The final edition of the Morning Calm, the last surviving Army newspaper in South Korea, ran off the press Wednesday evening.
A peninsula-wide institution, the biweekly Morning Calm detailed the lives of soldiers from Busan in the south to Camp Casey near the Demilitarized Zone.
It went the same way as many struggling newspapers in a wired world of instant shares and likes when Eighth Army commander Lt. Gen. Michael Bills declined to renew its contract this month.
Closing the paper will give public affairs staff more time to focus on local news and communicate with communities online, Camp Humphreys spokesman Bob McElroy said.
“They all felt that the time they devoted to the paper would be better used to focus on their communities rather than producing articles and photos that were outdated by the time the paper came out every two weeks,” he said.
The newspaper, financed with advertising sold by its commercial publisher, didn’t cost the Army anything but, McElroy said, its production was time consuming. His shop alone spent 50 hours on each publication. That time will be better spent on digital apps and social media, he said.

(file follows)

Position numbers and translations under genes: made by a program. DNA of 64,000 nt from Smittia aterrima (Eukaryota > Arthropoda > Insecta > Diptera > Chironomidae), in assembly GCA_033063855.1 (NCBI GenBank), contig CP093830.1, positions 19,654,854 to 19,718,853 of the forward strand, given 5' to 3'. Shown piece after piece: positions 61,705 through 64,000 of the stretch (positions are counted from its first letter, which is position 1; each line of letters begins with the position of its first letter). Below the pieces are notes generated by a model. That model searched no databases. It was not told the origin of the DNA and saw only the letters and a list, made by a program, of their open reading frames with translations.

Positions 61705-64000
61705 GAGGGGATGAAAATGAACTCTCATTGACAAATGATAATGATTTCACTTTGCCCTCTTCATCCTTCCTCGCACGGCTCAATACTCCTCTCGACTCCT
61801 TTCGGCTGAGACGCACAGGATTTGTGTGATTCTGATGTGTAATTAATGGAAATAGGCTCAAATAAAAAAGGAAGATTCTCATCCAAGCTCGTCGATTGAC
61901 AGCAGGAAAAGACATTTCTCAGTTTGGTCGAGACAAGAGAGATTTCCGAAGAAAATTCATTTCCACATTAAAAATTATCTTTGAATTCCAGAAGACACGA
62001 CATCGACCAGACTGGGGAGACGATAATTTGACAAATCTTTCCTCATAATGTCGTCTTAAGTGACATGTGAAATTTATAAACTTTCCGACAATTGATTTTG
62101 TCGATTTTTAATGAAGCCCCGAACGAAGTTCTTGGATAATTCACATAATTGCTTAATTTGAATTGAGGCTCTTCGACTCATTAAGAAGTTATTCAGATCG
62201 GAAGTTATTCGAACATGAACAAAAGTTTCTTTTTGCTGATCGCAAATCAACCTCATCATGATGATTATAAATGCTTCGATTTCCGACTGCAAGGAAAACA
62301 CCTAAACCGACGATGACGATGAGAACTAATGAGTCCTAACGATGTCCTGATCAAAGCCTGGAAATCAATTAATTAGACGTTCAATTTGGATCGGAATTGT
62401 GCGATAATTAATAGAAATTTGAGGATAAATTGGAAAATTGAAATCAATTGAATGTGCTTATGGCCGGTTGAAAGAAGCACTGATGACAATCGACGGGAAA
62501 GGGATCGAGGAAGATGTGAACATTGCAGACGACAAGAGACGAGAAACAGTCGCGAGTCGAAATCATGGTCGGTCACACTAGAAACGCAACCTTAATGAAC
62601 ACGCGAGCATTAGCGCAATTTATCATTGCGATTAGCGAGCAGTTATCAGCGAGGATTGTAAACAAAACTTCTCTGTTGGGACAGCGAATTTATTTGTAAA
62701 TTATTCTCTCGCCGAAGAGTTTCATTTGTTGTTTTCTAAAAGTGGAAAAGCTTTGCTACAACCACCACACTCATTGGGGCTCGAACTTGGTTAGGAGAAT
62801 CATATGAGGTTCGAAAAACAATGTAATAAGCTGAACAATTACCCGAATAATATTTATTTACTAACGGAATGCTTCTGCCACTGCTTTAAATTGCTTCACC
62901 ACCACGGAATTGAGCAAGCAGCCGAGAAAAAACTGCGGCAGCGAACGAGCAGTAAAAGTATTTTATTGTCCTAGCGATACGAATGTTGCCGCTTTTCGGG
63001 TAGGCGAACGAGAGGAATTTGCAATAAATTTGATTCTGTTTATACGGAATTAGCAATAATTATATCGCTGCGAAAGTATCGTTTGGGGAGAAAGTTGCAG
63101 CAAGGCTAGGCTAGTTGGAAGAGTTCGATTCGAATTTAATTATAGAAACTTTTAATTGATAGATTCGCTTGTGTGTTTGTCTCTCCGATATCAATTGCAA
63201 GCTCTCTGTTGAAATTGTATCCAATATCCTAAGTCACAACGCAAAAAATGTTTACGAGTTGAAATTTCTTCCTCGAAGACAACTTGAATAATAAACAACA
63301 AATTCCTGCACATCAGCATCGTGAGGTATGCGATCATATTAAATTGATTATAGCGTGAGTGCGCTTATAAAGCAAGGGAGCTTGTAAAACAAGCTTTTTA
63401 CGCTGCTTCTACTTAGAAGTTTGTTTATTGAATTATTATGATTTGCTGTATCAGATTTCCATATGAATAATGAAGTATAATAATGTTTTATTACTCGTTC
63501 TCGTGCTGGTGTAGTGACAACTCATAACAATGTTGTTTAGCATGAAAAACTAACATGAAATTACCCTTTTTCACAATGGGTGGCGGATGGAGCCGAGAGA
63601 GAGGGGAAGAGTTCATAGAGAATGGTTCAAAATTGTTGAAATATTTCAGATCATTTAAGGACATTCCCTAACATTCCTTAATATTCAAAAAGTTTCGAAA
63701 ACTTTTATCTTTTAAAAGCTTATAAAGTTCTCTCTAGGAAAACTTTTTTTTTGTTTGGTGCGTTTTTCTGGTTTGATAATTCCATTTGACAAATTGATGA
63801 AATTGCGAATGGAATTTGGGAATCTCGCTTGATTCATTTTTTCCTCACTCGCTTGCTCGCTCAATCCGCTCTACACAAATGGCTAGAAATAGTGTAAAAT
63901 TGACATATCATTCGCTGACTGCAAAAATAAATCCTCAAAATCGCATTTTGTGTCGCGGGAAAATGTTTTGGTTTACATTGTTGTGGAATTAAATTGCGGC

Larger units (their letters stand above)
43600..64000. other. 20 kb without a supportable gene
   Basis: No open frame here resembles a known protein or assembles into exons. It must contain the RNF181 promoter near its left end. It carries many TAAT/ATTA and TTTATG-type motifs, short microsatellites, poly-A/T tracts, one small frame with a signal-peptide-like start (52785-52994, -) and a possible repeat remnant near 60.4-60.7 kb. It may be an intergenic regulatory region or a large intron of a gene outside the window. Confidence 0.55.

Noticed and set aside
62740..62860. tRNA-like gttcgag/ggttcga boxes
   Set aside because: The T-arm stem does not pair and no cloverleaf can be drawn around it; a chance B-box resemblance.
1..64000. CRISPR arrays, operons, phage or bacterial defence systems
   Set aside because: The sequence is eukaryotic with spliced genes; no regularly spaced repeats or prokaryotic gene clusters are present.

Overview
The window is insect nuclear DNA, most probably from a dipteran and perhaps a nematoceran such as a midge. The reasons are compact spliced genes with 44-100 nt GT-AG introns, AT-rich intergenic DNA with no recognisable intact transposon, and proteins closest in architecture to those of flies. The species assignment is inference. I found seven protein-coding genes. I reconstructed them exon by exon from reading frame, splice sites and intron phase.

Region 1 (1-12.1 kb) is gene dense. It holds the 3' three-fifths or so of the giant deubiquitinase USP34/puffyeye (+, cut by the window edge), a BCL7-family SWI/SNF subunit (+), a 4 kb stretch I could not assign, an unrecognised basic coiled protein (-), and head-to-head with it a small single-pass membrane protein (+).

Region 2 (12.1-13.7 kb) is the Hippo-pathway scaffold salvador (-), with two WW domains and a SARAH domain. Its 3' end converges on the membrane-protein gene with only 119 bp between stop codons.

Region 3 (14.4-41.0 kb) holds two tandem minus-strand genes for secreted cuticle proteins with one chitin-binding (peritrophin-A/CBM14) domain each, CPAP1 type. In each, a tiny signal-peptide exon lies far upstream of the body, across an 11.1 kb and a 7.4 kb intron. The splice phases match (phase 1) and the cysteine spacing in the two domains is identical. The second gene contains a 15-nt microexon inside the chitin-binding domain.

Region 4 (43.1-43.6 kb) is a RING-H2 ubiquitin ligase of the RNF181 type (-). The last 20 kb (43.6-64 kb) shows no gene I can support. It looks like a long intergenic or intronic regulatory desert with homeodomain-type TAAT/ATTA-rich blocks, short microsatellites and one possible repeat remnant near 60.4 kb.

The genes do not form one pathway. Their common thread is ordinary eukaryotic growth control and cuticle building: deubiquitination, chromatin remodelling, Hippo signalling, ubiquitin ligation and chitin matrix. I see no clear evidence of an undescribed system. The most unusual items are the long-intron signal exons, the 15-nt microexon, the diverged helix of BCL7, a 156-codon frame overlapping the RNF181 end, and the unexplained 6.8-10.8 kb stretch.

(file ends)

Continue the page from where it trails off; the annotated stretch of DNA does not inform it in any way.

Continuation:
The Morning Calm was the last of a long line of newspapers that provided command-approved news on the peninsula since before the Korean War.
When it launched in 2002, it absorbed older titles such as the Yongsan Garrison’s Seoul Word and the Southern Star in Daegu, sparing only the 2nd Infantry Division’s Indianhead, which became a monthly magazine in 2012.
“The Morning Calm was the brainchild of Dennis Bohannon,” said John Nowell, who worked at the newspaper from 2002 to 2007. Bohannon, a public affairs officer, founded the Southern Star and then pushed for the country-wide newspaper, Nowell said.
“It was a challenge in that we would have to get input from all [of South Korea],” he said. “It got stories out that people were not aware of in the other areas.”
A peninsula-wide publication let people in Busan or Daegu know what was happening at Camp Casey, Red Cloud or Yongsan, said Nowell, adding that he’d miss the feel of a fresh Army paper without the Morning Calm.
“It was a great paper,” he said.
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